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Akuja Mading de Garang, M.B.E.
Akuja Mading de Garang was awarded the Member of the Order of British Empire (MBE) by Her Majesty the Queen for her services to the promotion of girls’ education and social development in South Sudan. She is currently working as Team Leader for Girls’ Education South Sudan Programme (GESS). She has over ten years' experience in the humanitarian and development sector. She has BA in African Studies and a Masters in Violence, Conflict & Development from the School of Oriental and African Studies (SOAS), University of London. She speaks 5 languages Dinka, Arabic, Juba Arabic, English, basic Kiswahili and is currently learning; French!
Akudja, tell us about yourself and your journey to where you are today?
At the age of just eight years, the war forced my family to flee then Southern Sudan. My displacement journey took me from Juba to Khartoum, Cairo and then the UK. I returned to then Southern Sudan in 2004 (just before the CPA was signed), with a thirst to contribute to the rebuilding of my country of birth. Since then, I have worked for the UN and NGOs on issues such as protection, human rights, youth participation, governance, gender, health, conflict management, peace building, livelihoods, public sector reform and education.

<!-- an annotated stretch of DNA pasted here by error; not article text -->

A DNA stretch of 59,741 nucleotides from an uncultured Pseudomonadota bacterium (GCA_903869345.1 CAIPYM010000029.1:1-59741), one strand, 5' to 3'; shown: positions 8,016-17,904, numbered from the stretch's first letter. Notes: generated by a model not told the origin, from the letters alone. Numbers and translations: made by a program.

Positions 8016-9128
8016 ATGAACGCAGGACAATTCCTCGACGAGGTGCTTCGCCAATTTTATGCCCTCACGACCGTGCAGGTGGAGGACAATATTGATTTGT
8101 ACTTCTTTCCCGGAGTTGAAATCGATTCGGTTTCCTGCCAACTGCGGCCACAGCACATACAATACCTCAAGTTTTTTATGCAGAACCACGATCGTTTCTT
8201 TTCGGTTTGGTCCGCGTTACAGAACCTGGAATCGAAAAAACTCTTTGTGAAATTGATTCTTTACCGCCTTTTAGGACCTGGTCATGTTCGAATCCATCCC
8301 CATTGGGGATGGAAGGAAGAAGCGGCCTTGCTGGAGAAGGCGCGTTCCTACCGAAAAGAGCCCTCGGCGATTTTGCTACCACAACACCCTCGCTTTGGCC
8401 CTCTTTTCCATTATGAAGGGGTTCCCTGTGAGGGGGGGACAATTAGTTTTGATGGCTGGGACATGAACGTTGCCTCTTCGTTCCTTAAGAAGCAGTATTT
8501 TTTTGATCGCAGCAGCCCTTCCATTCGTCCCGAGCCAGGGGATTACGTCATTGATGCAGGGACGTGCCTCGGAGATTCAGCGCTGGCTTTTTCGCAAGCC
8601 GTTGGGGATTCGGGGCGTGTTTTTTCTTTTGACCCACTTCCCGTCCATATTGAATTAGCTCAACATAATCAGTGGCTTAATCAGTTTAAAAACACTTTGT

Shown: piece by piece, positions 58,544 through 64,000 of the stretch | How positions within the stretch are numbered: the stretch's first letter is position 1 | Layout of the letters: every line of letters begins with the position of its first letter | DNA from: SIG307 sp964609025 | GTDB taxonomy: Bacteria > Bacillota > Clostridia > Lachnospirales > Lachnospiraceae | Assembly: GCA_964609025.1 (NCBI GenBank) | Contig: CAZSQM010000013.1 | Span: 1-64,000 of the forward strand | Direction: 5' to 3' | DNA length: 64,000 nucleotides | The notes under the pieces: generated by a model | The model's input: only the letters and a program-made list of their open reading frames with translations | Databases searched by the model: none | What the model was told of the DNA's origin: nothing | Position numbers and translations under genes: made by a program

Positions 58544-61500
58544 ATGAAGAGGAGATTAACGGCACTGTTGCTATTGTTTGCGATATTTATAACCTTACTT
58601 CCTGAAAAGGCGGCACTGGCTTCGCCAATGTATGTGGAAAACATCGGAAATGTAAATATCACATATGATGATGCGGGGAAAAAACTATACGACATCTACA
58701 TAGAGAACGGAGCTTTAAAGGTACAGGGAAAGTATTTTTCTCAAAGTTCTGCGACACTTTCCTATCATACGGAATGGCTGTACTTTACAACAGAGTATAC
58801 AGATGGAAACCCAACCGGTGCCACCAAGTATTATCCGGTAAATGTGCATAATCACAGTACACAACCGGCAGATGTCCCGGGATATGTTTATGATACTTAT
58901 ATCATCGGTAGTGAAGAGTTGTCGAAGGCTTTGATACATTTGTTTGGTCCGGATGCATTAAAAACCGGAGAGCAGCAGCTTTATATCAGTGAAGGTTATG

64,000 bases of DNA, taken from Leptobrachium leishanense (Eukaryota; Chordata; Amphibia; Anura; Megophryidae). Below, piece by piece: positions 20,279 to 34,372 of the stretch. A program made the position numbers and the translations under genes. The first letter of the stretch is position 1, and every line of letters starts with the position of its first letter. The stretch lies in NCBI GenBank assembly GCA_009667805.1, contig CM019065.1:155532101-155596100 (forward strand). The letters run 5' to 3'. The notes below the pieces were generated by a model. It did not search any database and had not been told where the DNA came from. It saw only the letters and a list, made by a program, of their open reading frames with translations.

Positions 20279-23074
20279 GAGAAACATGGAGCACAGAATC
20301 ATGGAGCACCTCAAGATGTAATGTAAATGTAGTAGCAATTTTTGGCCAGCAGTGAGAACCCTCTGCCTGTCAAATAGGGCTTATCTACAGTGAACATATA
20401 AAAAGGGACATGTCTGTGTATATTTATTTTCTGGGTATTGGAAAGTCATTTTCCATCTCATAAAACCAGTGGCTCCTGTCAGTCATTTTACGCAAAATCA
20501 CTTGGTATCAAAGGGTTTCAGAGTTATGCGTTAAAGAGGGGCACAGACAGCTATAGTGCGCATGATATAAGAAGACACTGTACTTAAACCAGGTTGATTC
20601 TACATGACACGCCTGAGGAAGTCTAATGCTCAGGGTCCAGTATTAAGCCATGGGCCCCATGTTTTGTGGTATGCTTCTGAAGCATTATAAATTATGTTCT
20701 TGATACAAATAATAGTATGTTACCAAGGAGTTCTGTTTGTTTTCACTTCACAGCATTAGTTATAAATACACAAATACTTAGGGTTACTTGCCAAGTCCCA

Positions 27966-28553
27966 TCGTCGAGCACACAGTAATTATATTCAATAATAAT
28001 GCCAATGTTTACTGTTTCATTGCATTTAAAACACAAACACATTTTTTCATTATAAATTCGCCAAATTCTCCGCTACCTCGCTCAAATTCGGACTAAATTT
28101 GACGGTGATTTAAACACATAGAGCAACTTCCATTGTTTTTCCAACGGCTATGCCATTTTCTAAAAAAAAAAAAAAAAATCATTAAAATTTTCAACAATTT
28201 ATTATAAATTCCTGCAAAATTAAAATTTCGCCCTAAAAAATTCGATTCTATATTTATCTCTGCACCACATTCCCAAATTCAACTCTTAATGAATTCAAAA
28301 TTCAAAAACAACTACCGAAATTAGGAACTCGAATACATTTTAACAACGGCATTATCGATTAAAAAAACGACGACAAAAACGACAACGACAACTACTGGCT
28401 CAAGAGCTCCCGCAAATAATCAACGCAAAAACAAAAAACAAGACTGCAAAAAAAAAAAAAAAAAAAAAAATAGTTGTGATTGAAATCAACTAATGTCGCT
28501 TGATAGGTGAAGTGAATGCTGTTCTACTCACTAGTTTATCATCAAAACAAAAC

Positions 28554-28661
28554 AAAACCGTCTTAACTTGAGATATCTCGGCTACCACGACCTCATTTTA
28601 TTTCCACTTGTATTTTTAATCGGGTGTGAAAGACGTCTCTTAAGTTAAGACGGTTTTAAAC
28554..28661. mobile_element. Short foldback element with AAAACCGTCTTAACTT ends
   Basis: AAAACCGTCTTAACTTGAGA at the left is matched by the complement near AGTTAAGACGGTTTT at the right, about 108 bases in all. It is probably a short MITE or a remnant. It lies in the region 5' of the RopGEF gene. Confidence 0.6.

In 2013, I joined the GESS programme which I now lead, at its’ height, with a team of about 300 national and international professionals working nationwide to tackle barriers to girls’ education in the country with an aim of helping to change the future of a generation of children in South Sudan especially girls through education.
In my free time, I work on researching, documenting, promoting and preserving South Sudanese cultural heritage. I set up a national NGO, PACH towards realising this objective. I also volunteer and support a number of initiatives including the Juba Orphanage and Confident Children Out of Conflict.
What was the key factor in your success?
I would say the key factor that has enabled me to be successful so far is my commitment to South Sudan, working with a team and always willing to listen and learn. Despite the challenges, I always maintain an optimistic and pragmatic view-point of life – which has kept me sane.
What were the challenges that you faced?
The conflict that is ravaging South Sudan is obviously the biggest challenge. What my team and I have managed to achieve so far is only a drop in the ocean of need and suffering surrounding us in South Sudan. Another challenge is being a woman. I often find myself having to work twice as hard to prove myself and make sure my voice is heard where and when needed.
Can you tell us the inspiring woman who inspired you?
There are many women who have inspired me but the one I would like to mention here is my mother. Despite her humble beginnings and being widowed young, she managed to put my siblings and I through education and has always instilled in us the importance of education, self-reliance, respect and compassion for others regardless of creed, age, ethnicity, gender and love for our country South Sudan.